How can Covid-19 be the catalyst to decolonise development research?

June 4, 2020

     By Duncan Green     

Guest post by Melanie Pinet and Carmen Leon-Himmelstine of the ODI

Covid-19 is an unprecedented moment, halting life as we know it. For the global development community, the effects have been profound. Several NGOs have had to scale back or completely stop their operations overseas, while local actors and civil society are rapidly organising to respond to the crisis through their own creative ways.

For those of us who work in international development think tanks, research that requires fieldwork has been paused and left us fully reliant on local researchers. That has helped us recognise that ‘normal was the problem’. The ways in which we used to work and conduct research in development reproduced colonial practices that silence our research partners and ultimately our participants. By disrupting traditional research and development practices, Covid-19 could offer us an opportunity to put that right.

The topic of decoloniality in development is nothing new. The term has been  inspired by different traditions of thought associated with postcolonialism, post-development, or critical theory. However, recent debates challenging the status quo in international cooperation have raised concerns over the impact of Western-framed practices, including project management, theories and models of innovation and technologies, digital rights as well as conventions on the alternative use of aid by countries in the Global South.

Decolonising development shouldn’t be only applicable to academia, NGOs and the donor community or institutions responsible for evaluating development effectiveness, but also to think tanks. Covid-19 may be the external threat that international development research needs to truly decolonise itself and to work with research partners and participants in a more sustainable and equitable way.

What isn’t working with the current research cycle

1. Proposal design and selection of in-country partners: Researchers in the Global North usually lead in the proposal stage, while southern partners are invited to join. Northern institutions usually select partners who are well-known in the development sector with researchers who speak good English or have studied in Western universities. This practice leaves behind partners who only speak the local language or who are less known but may have strong, local knowledge.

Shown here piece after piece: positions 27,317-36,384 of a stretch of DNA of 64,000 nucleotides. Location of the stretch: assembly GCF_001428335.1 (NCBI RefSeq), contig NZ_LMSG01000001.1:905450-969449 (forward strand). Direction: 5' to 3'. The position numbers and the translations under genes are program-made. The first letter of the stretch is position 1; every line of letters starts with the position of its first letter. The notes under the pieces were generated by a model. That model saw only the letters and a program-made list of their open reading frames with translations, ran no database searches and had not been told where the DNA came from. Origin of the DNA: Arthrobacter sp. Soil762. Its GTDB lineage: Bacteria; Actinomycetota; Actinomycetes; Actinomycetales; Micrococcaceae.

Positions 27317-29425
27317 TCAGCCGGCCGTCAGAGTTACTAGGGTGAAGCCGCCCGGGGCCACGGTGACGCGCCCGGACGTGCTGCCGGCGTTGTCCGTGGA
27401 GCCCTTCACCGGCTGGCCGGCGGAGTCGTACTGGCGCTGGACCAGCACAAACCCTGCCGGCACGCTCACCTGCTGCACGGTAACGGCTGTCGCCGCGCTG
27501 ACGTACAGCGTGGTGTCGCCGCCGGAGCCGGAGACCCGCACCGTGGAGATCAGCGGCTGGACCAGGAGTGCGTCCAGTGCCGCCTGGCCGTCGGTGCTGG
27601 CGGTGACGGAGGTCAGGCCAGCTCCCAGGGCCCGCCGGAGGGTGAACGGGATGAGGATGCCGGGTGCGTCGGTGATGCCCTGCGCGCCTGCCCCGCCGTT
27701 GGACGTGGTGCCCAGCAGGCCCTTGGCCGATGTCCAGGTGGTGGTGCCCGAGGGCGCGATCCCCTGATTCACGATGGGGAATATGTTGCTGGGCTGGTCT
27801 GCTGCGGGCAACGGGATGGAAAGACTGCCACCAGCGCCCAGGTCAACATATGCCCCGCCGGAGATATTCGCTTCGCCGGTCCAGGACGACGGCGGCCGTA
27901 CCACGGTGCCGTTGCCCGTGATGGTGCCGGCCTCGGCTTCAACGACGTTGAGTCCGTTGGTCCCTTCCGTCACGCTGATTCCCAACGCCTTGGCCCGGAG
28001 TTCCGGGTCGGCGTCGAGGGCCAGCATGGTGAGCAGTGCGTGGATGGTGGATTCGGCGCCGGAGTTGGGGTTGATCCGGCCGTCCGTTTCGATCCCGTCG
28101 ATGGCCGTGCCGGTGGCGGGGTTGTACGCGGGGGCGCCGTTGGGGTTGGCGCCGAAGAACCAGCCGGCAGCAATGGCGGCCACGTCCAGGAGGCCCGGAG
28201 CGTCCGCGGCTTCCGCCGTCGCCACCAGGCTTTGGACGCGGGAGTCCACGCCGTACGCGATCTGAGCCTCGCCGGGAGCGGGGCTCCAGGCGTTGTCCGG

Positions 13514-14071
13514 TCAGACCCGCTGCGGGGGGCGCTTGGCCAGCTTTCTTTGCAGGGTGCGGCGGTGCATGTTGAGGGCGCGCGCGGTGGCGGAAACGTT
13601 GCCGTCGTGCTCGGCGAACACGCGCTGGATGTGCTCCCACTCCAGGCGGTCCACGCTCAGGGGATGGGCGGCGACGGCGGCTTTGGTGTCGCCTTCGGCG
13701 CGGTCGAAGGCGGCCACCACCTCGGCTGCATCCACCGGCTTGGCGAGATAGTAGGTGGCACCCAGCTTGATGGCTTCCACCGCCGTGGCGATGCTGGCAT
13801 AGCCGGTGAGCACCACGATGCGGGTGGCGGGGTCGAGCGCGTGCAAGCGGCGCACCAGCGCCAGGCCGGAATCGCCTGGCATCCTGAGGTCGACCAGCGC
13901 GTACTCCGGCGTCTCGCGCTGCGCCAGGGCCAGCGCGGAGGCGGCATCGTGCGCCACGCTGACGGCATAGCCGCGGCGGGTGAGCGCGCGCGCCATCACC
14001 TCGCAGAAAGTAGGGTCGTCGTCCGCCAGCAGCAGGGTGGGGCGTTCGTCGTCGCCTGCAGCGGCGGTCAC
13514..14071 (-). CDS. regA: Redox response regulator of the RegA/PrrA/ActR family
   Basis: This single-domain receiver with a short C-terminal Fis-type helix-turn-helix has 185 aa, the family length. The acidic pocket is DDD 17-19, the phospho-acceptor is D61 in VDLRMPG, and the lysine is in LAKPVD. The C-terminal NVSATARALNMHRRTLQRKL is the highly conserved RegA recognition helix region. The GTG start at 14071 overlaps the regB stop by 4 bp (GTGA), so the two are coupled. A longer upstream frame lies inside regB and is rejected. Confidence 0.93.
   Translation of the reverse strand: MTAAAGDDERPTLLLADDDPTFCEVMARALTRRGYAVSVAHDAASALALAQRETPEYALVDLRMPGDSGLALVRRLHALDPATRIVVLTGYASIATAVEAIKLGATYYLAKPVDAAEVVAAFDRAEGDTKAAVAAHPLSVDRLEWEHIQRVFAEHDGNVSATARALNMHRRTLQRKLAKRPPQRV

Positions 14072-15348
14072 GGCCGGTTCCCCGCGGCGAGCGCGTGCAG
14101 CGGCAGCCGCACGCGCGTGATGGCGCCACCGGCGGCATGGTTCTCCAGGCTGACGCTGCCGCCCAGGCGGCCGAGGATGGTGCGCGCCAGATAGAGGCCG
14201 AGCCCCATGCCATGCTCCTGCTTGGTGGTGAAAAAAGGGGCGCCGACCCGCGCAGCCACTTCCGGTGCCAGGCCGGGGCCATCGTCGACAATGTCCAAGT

2. Design of Theories of Change (ToC), Monitoring and Evaluation (M&E) systems from a Western perspective: ToCs, indicators and logical frameworks (logframes) are set by Western researchers and institutions with some but not in-depth understanding of the social norms and local realities

3. Colonial practices through data collection: Researchers based in the Northusually lead in research design, development of methodology, tools and the data collection, while providing ‘training’ to local partners. Northern researchers and donors usually consider the foreign outsider as the ‘expert in the field’, while local researchers and partners are mere field assistants, in charge of the logistics or acting as brokers between Northern researchers and participants.

4. Dissemination of results: Western researchers usually lead in the writing of reports or academic articles, which raises ethical issues around authorship – who has the right to extract stories from others and publish them? There is a lot of talk around collaboration with Southern partners but the ways in which the research cycle and associated funding work makes Western researchers end up speaking for researchers from the Global South.

5. Access, management and protection of data: In the same vein, scientific publications – for the most part – seem to remain confined to Northern organisations publishing the research, who can afford to access it, and are rarely returned to research participants. However, recently indexed datasets by Google as well as newly populated randomized experiments in social sciences data repositories providing open-access search functions to datasets represent some progress.